In September, FedEx announced it will bump up the average cost of its shipping about 5 percent. In early October, the U.S. Postal Service said its shipping cost increase will vary, but will be in the 3 to 4 percent range. No word yet on UPS, whose increases in years past have mirrored those of FedEx, although there seems to be a possibility that it won’t have increases in 2020 because of some changes it is making to create a more efficient delivery network.
The question is, as an ECommerce business, how do you absorb these seemingly inevitable shipping cost increases? It could be time to reevaluate how you handle this business cost.
Step 1: Evaluate what you ship
Take a critical look at your shipments. Is there any way you can ship differently–in a polybag versus a box, in a smaller box (given that shippers generally base charges on box size), or in the same box, but with lighter-weight packaging that protects your product sufficiently?
Step 2: Survey shippers for the best deal
Meet at the start of the year with reps for the various shippers that you use. A number of them, including UPS and FedEx, have programs aimed at advising small businesses how to use their services more efficiently.
It can be an advantage to work with a professional fulfillment company when it comes to negotiating better shipping rates with various carriers. Because of the volume of shipping they do, a fulfillment firm generally has more negotiating power than an individual company, especially if the company is a small startup with a smaller shipping volume and a small staff. For example, you can find out more about programs some shippers have created to ship small packages more cost effectively.
Step 3: Consider what you charge customers
Should you be charging customers differently? How you charge customers for shipping is highly individualized. If yours is a B2B company, there should be no problem charging your customers exactly what it costs to ship items to them. It’s called real-time shipping and involves using software that pulls current rates from carriers directly into your ordering system. Chances are, what you ship is vital to their business, and paying the cost to get it delivered is, to them, a cost of doing business.
But if you run an ECommerce business, selling straight to consumers, it is a different story. Online shoppers, as you know, are extremely sensitive to shipping costs. In one study, nearly all online shoppers said shipping costs affect what they buy; 64 percent said those costs greatly impact their buying decisions. And we already see the result of those second thoughts triggered by the “shipping charge” line on orders — abandoned virtual shopping carts.
An option to keep in mind: flat fee shipping
Some shippers set flat rate fees for shipments. Typically, these fees are based on an average cost per shipment, which they can calculate by taking the cost of shipments for a period of time–say a month or a quarter–and dividing that cost by number of shipments.
For companies that sell a limited number or type of product, it would be easier to come up with a flat fee than for a company whose products number in the hundreds.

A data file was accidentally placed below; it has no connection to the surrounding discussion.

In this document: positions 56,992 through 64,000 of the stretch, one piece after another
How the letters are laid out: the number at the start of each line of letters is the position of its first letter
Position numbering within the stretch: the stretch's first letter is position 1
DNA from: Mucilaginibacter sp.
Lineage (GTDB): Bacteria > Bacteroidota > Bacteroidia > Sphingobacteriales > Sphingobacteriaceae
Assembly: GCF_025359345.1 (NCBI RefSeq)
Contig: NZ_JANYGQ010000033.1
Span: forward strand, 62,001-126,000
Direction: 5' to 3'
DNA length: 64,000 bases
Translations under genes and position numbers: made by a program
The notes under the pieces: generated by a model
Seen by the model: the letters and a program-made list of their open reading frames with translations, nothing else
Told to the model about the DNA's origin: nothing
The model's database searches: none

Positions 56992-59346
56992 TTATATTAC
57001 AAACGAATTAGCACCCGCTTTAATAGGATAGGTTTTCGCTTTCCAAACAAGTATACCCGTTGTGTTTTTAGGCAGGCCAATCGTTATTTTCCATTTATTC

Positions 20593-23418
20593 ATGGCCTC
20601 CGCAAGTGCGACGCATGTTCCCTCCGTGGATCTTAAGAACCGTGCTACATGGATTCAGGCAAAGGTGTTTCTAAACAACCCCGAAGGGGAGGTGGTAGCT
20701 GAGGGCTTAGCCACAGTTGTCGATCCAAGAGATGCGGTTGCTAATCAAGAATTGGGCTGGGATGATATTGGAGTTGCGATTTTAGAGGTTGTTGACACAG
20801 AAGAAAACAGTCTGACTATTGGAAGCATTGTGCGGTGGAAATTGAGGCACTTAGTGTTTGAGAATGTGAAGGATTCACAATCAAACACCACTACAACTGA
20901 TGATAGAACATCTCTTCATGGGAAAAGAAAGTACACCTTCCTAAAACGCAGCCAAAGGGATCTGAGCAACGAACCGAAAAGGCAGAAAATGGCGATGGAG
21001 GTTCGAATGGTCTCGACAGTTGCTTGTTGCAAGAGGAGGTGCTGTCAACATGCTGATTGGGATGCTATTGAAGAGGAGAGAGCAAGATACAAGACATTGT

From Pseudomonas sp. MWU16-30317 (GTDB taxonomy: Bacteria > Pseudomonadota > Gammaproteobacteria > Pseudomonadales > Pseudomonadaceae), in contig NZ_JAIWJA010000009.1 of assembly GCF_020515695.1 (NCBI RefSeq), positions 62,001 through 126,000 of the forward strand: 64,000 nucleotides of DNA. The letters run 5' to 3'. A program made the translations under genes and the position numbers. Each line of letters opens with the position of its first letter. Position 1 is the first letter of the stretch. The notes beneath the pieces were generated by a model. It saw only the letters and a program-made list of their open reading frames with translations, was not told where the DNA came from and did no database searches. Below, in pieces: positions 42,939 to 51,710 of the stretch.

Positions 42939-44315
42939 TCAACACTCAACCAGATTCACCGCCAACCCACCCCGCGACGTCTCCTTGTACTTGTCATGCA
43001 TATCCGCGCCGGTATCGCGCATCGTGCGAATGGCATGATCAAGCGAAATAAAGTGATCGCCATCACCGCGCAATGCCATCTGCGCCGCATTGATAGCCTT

If a company finds that its average shipping charge is $4.50 they might round up to $5 and add that charge across the board. They also make it clear to customers in their sales and marketing materials that there is a $5 shipping fee. A fee of this sort means that some customers get a deal on shipping, while others, who’ve ordered something small or lightweight, are overcharged.
Do the benefits of free shipping outweigh the cost?
Most consumers don’t expect free shipping if they buy a $10 item; they see enough free shipping offers to know that most companies require a higher level of purchase, for example free shipping on orders of $50 or more.
But there are many good business reasons to offer free shipping at some purchase threshold.
Customers who get free shipping have been shown to have a higher level of satisfaction and say they have a better shopping experience. They are less likely to leave their shopping cart at checkout and also likely to spend more. Who hasn’t bought an extra T-shirt or pair of socks to qualify for a free shipping minimum? And, free shipping has also been found to build loyalty among customers, as long as they are satisfied with other aspects of their shopping experience.
Of course, these shipping costs must be paid for in some way. Some companies consider free shipping part of their marketing effort, and feel that it pays for itself in terms of building a brand and customer loyalty as well as increasing sales. By setting a minimum order for free shipping, a company can raise its average order–for example, if your company’s average order is now $30, you can boost that by simply providing free shipping on orders of $50 or more.
Most companies that offer free shipping typically add that cost into the cost of their products, where it is invisible to the customer. Even though the customer might end up paying the same at the bottom line, building the cost into the product takes away that the line item that says shipping, which has been shown time after time to have a negative impact on sales.
If you’d like to talk about how to decrease your shipping costs or how to determine what and how to charge your customers for shipping, give us a call. We’ve got more than 40 years of experience in effectively handling these important fulfillment decisions.
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